Delmore Schwartz

After graduating from New York University in 1935 Delmore Schwartz started to work on In Dreams Begin Responsibilities, a book containing a story, a long poem, lyrics, and a play, published three years later by New Directions. In 1941 followed Shenandoah, a play in verse. His narrative poem Genesis appeared in 1943, _The World is a Wedding—_two short novels and five stories—in 1948, and a further collection of poems and stories, Vaudeville for a Princess, in 1950. The foregoing books were all published by New Directions. In 1959, Doubleday & Co. brought out a new book of poems under the title Summer Knowledge and for this book Mr. Schwartz was named as the winner of the Bollingen Prize in Poetry. At 47 years of age, he was the youngest winner of this prize since its establishment in 1948. Mr. Schwartz was a frequent contributor to literary publications. For a period he was a literary consultant for New Directions in Prose and Poetry, Perspectives, Diogenes and he had been an associate editor of Partisan Review. From 1940 to 1946 he was Briggs-Copeland instructor in English composition at Harvard, becoming an assistant professor in 1946–47. He lectured at Kenyon College, Indiana University, and at New York University and was, for a period (around 1950), resident lecturer and fellow in creative writing at Princeton University. He won a number of prizes in addition to the Bollingen Prize mentioned above. In 1953 he won the award of the National Academy of Arts and Letters and in 1957 he was one of the four Kenyon Review fellows. In July, 1966, the New York literary community was shocked to learn that Schwartz had been found dead in his Broadway hotel room—apparently the victim of a heart-attack. After a cruel mental illness took hold, wrecking his academic career, alienating his friends and family, he disappeared. Though there were rumors that he was still writing, the bulk of his manuscripts were missing at the time of his death.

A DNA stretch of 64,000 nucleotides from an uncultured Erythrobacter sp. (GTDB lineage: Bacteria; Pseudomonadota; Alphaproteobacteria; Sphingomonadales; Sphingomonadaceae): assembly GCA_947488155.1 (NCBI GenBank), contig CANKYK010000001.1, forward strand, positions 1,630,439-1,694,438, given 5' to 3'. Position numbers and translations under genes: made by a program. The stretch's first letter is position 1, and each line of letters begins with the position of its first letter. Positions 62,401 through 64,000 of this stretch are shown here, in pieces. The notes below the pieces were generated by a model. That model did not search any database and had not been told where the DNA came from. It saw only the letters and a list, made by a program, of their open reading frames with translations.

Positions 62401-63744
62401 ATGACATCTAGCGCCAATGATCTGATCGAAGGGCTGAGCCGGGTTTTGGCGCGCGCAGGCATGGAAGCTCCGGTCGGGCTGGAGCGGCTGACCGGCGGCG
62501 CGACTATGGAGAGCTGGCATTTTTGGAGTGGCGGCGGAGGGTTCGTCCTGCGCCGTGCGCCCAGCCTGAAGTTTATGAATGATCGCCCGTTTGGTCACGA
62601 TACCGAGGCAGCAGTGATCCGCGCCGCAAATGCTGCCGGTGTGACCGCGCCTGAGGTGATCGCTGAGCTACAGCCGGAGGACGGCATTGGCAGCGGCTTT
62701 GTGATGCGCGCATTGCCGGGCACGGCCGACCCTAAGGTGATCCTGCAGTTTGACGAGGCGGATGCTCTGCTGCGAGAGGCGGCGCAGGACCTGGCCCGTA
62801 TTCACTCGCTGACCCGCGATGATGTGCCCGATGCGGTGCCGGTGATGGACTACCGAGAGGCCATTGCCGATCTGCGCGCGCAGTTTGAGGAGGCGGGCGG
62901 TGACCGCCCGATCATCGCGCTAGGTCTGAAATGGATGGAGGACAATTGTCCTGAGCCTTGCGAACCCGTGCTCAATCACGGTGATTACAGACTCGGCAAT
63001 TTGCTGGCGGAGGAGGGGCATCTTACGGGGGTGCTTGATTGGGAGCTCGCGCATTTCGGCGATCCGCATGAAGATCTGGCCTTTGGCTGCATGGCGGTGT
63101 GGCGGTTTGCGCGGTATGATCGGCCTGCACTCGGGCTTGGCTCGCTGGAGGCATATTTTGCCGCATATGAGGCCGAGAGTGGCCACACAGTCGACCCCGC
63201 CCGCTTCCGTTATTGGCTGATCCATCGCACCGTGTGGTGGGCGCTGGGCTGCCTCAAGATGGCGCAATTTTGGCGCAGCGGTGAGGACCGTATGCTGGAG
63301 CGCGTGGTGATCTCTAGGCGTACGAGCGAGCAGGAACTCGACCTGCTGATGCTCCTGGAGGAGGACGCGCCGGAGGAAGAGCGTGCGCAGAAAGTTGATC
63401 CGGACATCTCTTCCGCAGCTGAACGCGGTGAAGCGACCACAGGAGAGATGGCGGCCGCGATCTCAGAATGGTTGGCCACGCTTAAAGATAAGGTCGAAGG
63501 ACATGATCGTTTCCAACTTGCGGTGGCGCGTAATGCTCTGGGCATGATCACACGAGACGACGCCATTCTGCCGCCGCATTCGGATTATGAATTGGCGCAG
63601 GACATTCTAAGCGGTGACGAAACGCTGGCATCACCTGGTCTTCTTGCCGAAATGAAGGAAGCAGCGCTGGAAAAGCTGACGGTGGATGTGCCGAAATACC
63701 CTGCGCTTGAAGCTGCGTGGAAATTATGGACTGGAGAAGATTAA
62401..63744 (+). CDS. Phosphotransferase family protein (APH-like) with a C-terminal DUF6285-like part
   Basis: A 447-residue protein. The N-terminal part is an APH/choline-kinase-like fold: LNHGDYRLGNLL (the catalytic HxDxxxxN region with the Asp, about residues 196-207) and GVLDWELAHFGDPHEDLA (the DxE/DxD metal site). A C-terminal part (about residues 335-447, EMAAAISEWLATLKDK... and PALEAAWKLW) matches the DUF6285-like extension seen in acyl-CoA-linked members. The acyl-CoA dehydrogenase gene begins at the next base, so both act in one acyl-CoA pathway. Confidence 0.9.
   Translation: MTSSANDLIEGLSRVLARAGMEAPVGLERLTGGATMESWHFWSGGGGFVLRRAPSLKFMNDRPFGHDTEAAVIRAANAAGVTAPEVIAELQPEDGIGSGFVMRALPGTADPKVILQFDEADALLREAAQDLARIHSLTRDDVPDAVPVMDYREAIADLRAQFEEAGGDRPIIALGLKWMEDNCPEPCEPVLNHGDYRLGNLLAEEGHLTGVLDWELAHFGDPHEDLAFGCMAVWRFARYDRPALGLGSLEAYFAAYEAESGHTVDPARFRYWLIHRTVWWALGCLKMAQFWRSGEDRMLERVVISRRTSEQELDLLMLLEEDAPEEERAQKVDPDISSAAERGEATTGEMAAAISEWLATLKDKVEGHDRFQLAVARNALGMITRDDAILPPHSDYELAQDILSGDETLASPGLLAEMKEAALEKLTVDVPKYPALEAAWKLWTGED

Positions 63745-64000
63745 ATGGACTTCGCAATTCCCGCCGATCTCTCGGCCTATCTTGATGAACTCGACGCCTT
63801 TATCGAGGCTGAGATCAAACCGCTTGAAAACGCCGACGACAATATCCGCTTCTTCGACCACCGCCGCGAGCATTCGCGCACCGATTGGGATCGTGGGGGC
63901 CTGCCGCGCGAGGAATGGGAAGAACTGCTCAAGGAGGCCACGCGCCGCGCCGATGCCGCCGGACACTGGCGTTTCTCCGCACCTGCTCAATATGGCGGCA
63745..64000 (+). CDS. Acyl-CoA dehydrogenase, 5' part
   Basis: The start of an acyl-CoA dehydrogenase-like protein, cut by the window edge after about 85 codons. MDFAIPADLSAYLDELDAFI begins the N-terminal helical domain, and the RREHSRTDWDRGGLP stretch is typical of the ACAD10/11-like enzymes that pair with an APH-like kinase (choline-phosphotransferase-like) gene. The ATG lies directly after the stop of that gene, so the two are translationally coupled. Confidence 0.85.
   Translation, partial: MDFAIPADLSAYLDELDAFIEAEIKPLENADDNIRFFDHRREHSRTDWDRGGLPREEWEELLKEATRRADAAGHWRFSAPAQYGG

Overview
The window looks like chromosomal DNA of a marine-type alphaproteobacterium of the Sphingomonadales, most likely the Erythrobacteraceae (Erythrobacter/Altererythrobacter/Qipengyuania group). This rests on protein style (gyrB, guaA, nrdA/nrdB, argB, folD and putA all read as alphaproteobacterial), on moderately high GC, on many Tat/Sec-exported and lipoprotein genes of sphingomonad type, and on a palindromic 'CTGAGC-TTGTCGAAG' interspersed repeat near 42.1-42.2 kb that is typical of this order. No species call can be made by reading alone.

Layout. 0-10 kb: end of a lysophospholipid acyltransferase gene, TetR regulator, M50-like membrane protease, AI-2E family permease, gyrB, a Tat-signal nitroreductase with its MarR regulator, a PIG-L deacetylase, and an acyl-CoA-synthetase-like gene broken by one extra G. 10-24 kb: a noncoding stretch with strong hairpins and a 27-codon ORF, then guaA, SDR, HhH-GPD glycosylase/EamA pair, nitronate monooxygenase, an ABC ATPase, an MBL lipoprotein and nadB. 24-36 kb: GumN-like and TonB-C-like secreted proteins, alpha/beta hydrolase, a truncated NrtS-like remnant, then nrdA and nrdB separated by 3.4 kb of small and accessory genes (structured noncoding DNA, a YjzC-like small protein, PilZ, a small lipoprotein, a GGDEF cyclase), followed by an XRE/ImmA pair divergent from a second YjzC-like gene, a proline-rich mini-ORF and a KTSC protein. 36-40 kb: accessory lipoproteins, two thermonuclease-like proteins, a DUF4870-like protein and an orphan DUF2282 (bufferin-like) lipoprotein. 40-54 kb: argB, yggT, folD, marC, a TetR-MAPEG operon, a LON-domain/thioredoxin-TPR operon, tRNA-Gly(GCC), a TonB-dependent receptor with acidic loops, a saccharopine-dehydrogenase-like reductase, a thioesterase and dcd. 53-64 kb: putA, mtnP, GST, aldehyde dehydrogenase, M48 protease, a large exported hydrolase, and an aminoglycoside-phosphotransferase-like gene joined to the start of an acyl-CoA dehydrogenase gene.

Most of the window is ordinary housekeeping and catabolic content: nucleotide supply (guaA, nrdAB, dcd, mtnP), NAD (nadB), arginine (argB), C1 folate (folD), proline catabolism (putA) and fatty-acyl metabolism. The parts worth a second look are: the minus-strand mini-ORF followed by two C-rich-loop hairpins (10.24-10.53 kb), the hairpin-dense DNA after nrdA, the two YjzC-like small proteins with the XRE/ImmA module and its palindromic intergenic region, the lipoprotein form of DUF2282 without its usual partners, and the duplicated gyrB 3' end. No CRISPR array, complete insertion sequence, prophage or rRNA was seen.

Once and For All: The Best of Delmore Schwartz

With his New Directions debut in 1938, the twenty-five-year-old Delmore Schwartz was hailed as a genius and among the most promising writers of his generation. Yet he died in relative obscurity in 1966, wracked by mental illness and substance abuse. Sadly, his literary legacy has been overshadowed by the story of his tragic life. Among poets, Schwartz was a prototype for the confessional movement made famous by his slightly younger friends Robert Lowell and John Berryman.…
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Screeno: Stories & Poems

Fiction by Delmore Schwartz

Delmore Schwartz (1913-1966) was one of the finest writers of his generation. Winner of the prestigious Bollingen Prize and the Poetry Society of America’s Shelley Memorial Award, he was hailed by John Ashbery as “one of the major twentieth-century poets." Schwartz’s stories were also widely read and loved, admired by James Atlas for their “unique style that enabled Schwartz to depict his characters with a sort of childlike verisimilitude.” Graced with an introduction by Cynthia Ozick, this New Directions Bibelot, Screeno: Stories & Poems, gathers many of Schwartz’s most popular works, including: “In Dreams Begin Responsibilities,” “America, America!…
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Last And Lost Poems

With some changes in the contents––most notably the addition of sixteen recently discovered poems and the inclusion of a selection from Genesis Book II–Last & Lost Poems is a paperbound version of the highly praised 1979 Vanguard Press publication. That book disclosed that between 1958 and 1966, despite his disintegrating life, Delmore Schwartz was indeed working and producing poems full of the special magic that had propelled him early on into the literary limelight.…
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The Ego Is Always At The Wheel

Literature by Delmore Schwartz